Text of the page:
Campus Reform | Urban studies prof mimics Buttigieg's allegation that infrastructure is racist

Urban studies prof mimics Buttigieg's allegation that infrastructure is racist

An urban sociology professor claimed that housing, healthcare, education, and many more facets of American life are “subject to the systemic racism permeating our society.”

He added that “whether or not we have implicit biases, we participate in racist outcomes.”

Such accusations are similar to those made by top Biden officials.

Echoing previous comments by top Biden administration officials, an urban studies professor at the University of Buffalo alleged that institutional racism exists in domains such as housing.

Waverly Duck — an urban sociologist and Distinguished Visiting Scholar with the University at Buffalo’s Center for Diversity Innovation, as well as an associate professor of sociology at the University of Pittsburgh — delivered an address for the University at Buffalo called “A Nation Divided — The High Cost of Tacit Racism in Everyday Life.”

[RELATED: Harvard taps Chasten Buttigieg for politics fellowship, despite lack of political experience]

The contents of his remarks suggest that Duck sees racism at work in nearly every aspect of American life. 

“The idea of whiteness is fluid and has changed over time, but it points to who was allowed to be a citizen, who was allowed to vote, who was allowed to own property,” Duck said.

As reported by UBNow, “Duck also noted that employment, housing, literacy, hunger, social integration and access to health care are all subject to the systemic racism permeating our society” during his speech.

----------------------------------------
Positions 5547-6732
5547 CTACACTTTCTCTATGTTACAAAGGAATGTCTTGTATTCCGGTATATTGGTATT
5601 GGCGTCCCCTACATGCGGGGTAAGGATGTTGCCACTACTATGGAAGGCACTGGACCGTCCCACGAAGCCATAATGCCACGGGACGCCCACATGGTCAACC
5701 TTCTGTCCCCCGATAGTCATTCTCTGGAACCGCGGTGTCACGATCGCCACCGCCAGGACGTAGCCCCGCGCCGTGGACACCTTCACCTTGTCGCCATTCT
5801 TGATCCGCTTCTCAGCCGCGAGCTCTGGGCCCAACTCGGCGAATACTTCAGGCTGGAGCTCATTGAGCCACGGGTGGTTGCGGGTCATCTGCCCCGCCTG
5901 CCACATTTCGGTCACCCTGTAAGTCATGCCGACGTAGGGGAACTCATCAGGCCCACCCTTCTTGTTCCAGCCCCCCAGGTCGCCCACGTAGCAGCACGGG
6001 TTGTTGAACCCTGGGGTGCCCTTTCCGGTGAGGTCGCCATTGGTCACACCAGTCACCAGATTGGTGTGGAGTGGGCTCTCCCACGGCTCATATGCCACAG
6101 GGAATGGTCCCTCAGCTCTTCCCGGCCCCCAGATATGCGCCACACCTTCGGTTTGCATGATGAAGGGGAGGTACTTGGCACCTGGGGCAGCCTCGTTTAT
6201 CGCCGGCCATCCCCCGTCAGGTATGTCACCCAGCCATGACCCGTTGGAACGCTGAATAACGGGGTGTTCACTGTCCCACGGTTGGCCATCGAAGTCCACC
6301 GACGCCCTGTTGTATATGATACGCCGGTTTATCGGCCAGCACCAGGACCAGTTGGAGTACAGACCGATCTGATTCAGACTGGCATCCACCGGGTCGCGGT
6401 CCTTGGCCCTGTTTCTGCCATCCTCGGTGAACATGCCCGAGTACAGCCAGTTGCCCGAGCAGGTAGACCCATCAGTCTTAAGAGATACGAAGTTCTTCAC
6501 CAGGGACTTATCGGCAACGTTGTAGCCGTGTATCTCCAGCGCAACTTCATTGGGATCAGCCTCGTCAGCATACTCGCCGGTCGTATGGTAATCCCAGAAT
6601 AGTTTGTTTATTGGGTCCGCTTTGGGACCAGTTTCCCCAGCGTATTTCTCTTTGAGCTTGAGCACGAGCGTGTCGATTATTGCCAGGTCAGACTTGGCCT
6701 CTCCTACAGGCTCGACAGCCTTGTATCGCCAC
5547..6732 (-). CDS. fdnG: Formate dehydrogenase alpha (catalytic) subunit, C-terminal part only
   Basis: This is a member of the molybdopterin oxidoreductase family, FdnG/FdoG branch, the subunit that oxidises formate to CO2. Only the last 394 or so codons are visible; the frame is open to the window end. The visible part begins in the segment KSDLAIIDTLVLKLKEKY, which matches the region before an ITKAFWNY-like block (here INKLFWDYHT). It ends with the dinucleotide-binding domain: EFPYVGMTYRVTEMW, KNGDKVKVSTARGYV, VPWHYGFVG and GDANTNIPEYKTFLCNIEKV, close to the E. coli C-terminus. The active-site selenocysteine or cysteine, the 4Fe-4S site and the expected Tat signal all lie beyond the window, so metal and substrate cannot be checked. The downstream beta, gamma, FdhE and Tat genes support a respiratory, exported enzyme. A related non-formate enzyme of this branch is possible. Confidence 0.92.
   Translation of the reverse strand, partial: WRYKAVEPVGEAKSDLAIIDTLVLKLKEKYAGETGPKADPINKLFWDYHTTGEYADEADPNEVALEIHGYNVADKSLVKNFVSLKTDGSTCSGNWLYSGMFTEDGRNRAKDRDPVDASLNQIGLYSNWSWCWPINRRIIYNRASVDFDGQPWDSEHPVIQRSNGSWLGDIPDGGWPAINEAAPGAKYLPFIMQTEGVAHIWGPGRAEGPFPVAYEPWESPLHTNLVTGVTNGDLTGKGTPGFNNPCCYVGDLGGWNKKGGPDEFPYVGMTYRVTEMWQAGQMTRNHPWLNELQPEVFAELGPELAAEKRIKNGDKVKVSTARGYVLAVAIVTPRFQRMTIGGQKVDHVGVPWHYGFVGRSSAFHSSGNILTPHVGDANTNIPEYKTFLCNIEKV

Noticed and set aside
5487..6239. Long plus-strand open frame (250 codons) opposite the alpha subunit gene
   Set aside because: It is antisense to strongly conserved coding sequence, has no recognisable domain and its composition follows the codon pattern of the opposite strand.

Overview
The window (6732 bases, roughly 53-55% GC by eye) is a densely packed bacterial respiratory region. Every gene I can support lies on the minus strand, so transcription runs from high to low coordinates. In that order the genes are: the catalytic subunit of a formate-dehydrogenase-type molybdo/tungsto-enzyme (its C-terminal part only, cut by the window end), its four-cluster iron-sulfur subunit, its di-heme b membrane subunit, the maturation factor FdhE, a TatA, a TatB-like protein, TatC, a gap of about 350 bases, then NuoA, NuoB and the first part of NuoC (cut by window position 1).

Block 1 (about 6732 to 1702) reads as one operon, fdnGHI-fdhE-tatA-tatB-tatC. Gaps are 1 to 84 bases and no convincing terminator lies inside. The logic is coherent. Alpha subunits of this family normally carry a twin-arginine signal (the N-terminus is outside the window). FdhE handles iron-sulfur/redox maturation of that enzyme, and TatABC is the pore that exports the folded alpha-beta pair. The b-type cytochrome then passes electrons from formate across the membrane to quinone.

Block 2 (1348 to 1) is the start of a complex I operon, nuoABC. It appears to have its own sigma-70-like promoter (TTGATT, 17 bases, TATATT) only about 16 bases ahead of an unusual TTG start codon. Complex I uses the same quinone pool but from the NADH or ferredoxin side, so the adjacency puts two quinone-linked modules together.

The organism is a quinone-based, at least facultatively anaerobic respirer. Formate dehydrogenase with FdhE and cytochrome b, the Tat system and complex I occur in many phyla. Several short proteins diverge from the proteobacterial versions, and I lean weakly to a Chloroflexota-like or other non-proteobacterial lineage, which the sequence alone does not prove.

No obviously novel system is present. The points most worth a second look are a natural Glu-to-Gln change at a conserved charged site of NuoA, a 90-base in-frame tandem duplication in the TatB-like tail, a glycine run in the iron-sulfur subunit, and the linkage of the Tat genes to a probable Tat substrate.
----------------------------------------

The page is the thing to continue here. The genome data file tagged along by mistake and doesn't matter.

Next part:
[RELATED: Georgetown shells out $1M for racial equity]

Duck believes that “whether or not we have implicit biases, we participate in racist outcomes” — an idea that upholds his recent book, Tacit Racism. And he confirmed to Campus Reform that this principle applies to housing, education, healthcare, and the other institutions he mentioned during the event. He added that his team is “exposing systemic racism in social interaction through detailed studies of language and interaction.”

“Every time we interact with another human being, we unconsciously draw on a set of expectations to guide us through the encounter,” explains the book’s description. “What many of us in the United States — especially white people — do not recognize is that centuries of institutional racism have inescapably molded those expectations.”

[RELATED: Biden admin won't say how much 'emergency' funding for colleges remains unspent, proposes another $12 billion anyway]

“This leads us to act with implicit biases that can shape everything from how we greet our neighbors to whether we take a second look at a resume,” it adds. “This is tacit racism, and it is one of the most pernicious threats to our nation.”

Secretary of Transportation Pete Buttigieg made national headlines after levying similar accusations — namely, that the national infrastructure system is racist.

“There is racism physically built into some of our highways, and that’s why the jobs plan has specifically committed to reconnect some of the communities that were divided by these dollars,” he said in an interview with theGrio about Biden’s omnibus infrastructure bill.

Campus Reform reached out to Duck for comment; this article will be updated accordingly.

Follow this author on Twitter: @BenZeisloft